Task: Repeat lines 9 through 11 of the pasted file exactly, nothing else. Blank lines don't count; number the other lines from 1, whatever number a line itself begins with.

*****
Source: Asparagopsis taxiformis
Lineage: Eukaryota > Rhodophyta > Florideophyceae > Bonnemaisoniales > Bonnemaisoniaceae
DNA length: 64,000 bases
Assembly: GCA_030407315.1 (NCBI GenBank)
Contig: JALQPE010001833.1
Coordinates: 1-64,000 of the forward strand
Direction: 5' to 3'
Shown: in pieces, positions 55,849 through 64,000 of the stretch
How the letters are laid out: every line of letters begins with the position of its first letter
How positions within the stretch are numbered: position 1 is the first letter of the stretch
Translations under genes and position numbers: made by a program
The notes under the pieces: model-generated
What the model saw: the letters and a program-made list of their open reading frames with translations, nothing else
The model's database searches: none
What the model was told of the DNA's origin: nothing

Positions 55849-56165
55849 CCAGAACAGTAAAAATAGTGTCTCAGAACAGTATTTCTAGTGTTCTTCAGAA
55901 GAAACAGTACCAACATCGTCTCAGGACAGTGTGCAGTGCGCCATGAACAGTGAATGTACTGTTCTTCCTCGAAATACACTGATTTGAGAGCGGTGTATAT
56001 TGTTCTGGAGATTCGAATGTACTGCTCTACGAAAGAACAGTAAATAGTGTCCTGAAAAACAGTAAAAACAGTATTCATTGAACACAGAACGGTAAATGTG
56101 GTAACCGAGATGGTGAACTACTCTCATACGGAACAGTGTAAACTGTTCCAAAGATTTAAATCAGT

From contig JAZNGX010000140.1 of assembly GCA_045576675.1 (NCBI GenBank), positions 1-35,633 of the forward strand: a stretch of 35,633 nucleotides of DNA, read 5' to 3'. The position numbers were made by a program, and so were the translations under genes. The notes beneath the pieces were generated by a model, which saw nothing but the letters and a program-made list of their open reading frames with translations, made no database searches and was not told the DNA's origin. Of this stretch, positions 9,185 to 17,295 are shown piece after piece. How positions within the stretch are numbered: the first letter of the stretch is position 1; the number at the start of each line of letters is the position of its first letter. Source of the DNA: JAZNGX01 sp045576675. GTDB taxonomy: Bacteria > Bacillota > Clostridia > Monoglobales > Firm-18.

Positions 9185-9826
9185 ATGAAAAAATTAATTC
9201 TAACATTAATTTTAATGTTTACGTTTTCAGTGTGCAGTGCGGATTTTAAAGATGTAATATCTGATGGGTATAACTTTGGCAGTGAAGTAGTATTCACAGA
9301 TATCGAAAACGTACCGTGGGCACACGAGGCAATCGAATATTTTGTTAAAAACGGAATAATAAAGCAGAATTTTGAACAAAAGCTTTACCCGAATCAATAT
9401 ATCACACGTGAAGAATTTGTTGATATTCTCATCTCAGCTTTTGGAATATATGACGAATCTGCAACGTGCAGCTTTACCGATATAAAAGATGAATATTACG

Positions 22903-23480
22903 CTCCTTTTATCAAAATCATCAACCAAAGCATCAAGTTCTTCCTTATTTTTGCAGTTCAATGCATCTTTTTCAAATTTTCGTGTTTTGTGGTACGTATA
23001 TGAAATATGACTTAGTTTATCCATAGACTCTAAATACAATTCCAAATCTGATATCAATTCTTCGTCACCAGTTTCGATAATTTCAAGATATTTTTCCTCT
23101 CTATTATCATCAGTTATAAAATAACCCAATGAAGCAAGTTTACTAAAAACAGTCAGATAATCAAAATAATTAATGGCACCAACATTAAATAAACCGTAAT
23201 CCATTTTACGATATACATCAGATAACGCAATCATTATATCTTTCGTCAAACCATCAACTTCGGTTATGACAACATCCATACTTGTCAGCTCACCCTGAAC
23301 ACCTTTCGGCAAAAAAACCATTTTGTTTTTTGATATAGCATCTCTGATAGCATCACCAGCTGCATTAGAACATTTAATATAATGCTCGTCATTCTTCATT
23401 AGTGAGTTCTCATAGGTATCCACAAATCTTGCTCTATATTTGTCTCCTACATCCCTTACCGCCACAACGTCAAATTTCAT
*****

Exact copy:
How the letters are laid out: every line of letters begins with the position of its first letter
How positions within the stretch are numbered: position 1 is the first letter of the stretch
Translations under genes and position numbers: made by a program